Mill Street Crepe Company
When I lived in Paris in the mid 1980s, every day, without fail, I had a crepe. Most came from a crepe stand on the boulevard St Michel.
I usually ordered a galette, made with buckwheat flour, folded over Gruyere and jambon and an egg, but sometimes a sweet crepe shiny with butter, lemon juice and sugar, soft and crispy-edged.
Crepes are marvellous inventions. They can swing both ways: messy street food eaten on the run, or all dressed up and taken for a flaming, saucy spin at a fancy French boite. They work for breakfast, snack time, a late night indulgence, filled with ice cream and dunked with a warm chocolate sauce. Crepes are freezable, malleable, adaptable, delicious.
They are also mostly gone, at least from this town.
In fact, French crepe restaurants have disappeared on both sides of the river. Luxe Bistro occupies the space where that long running date restaurant, Le Creperie, used to be. Café Crepe de France on Murray Street was replaced by a Lebanese restaurant. There used to be a place for crepes in Stittsville and I recall heading there with a kid or two after an AMC show. They’re gone now, both the kid and the creperie. Across the river, there was L’Argoat, best of the lot of them, specializing in buckwheat galettes. But it too shut down – moved, actually, in with its vegetarian sister restaurant Fleur de Sel.
So thank God for Almonte. It has resurrected the French creperie and hired a chef that makes presentations worth the hike.
The Mill Street Crepe Company is lodged in one of nine units in the new Heritage Court, a handsome red brick with history – here once was a general store, butchery, a Stedman’s. And now a number of shops, including this creperie, well-windowed and comfortable enough, with a casual café feel.
Heritage Court owner, Gordon Pike, hired Chef Theo Yeaman to run the kitchen at The Mill Street Crepe Company. Trained at George Brown College, Yeaman has work experience at Jump, Canoe and Auberge du Pommier restaurants in Toronto, at Vancouver’s Lumiere under celebrated Chef Rob Feenie, at The Chef’s Table in Calgary (where he was the 2008 bronze medal winner at Calgary’s Gold Medal Plates), and, to add a particularly fluffy feather to his cap, the boy can boast a “stage” (an apprenticeship) at Heston Blumenthal’s three-star Michelin restaurant The Fat Duck in Bray, England (voted Best Restaurant in the World in 2008).
And now he is here, in his Gold Medal Plates competition jacket, flipping crepes in a little café in Almonte. You might wonder why? We did.
“I grew up here,” he told us. “I’ve come home. And I’m going to be a dad soon.”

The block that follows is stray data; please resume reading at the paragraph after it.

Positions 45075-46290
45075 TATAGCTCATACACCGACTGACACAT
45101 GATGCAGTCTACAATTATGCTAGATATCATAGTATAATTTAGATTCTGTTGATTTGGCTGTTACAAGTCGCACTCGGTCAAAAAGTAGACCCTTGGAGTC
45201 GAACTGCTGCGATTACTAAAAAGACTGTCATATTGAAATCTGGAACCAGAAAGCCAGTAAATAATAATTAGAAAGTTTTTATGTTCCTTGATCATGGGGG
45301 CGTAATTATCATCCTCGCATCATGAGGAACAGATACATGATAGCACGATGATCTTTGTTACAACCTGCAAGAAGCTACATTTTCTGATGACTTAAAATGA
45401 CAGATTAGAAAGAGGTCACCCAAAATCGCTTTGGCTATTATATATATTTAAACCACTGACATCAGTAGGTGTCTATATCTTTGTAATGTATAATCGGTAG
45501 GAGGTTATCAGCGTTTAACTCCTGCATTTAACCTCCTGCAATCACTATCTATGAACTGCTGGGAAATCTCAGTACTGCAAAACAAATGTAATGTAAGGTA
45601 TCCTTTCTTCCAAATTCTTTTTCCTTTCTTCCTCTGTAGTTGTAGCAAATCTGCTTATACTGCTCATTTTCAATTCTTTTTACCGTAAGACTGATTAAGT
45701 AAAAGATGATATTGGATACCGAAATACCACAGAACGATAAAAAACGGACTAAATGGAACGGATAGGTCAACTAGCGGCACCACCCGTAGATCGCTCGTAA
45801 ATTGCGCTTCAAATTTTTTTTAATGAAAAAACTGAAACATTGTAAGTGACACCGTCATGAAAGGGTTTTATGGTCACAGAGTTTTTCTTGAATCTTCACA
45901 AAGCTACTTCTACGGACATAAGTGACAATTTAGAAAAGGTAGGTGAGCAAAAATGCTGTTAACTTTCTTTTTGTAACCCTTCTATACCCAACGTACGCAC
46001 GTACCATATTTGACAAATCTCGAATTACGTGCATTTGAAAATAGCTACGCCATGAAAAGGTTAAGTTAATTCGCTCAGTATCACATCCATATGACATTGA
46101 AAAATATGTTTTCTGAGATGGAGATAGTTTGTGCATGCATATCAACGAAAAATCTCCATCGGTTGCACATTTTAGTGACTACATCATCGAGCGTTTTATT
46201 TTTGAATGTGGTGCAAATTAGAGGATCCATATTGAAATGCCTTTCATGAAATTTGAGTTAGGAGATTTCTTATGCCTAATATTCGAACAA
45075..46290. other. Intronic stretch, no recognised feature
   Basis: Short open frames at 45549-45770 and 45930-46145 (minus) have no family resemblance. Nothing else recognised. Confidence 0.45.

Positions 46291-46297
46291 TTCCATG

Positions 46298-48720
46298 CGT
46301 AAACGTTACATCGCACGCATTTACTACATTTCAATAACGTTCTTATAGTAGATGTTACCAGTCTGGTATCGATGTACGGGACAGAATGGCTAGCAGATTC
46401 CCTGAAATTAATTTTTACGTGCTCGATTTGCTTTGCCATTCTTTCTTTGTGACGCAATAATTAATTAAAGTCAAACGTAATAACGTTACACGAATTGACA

Almonte’s a lucky town. Yeaman employs solid technique on quality ingredients. Flavours are clean and crisp. Sauces are gossamer and employed just enough to moisten, but not so much that we feel deluged with butter and cream. And Yeaman injects texture and colour into what can be a floppy assembly by toasting one side of the crepe package. He gives scallops the crunch of a hard sear, he tosses in some toasty pine nuts, he soothes the rich, dark flavours of red wine braised short ribs with slow roasted tomatoes, their concentrated flavour lending the meat some summer zing.
Crepes are packaged with a soup or a salad and both add-ons are commendable. There is a daily soup (a graceful roasted parsnip one night) along with the house soup, a gentle cream of roasted garlic and onion, perfumed with a touch of basil oil, the smoothness interrupted with croutons and pine nuts. The salad is an invitingly simple composition of mixed leaves, house pickled beets, goat cheese and toasted walnuts dressed with a French vinaigrette.
It’s impossible to single out one crepe as the must-order. They are all good, from the classic chicken and mushroom in a tarragon cream to the wintry short ribs with leeks, overnight tomato and cubes of roasted parsnip.
I braced myself, after ordering the scallop crepe, for a few overcooked rubbery bays in a soupy sea of white sauce. What came instead were four bronzed sea scallops, atop a crepe folded over roasted fennel and apple.
There are sweet crepes for dessert, and the chocolate/hazelnut is very fine. But there are sweets beyond crepes as well, including a delicious almond cake.
The liquor licence is a recent acquisition and the wine list is likely a work in progress. Service was kind, if a bit scattered.
I am told the creperie is busy at lunch. It was certainly quiet at our dinner. But I would venture the space, which feels like an upscale cafeteria, colourful, with lots of windows, works better during the day. It could use some cozying up on a wintry night. The lights could be dimmed, some drapes and more candles added.
So, if you don’t live in Almonte you might not make a special trip for the dÃ©cor. But that’s okay. It’s the food that’s worth a detour.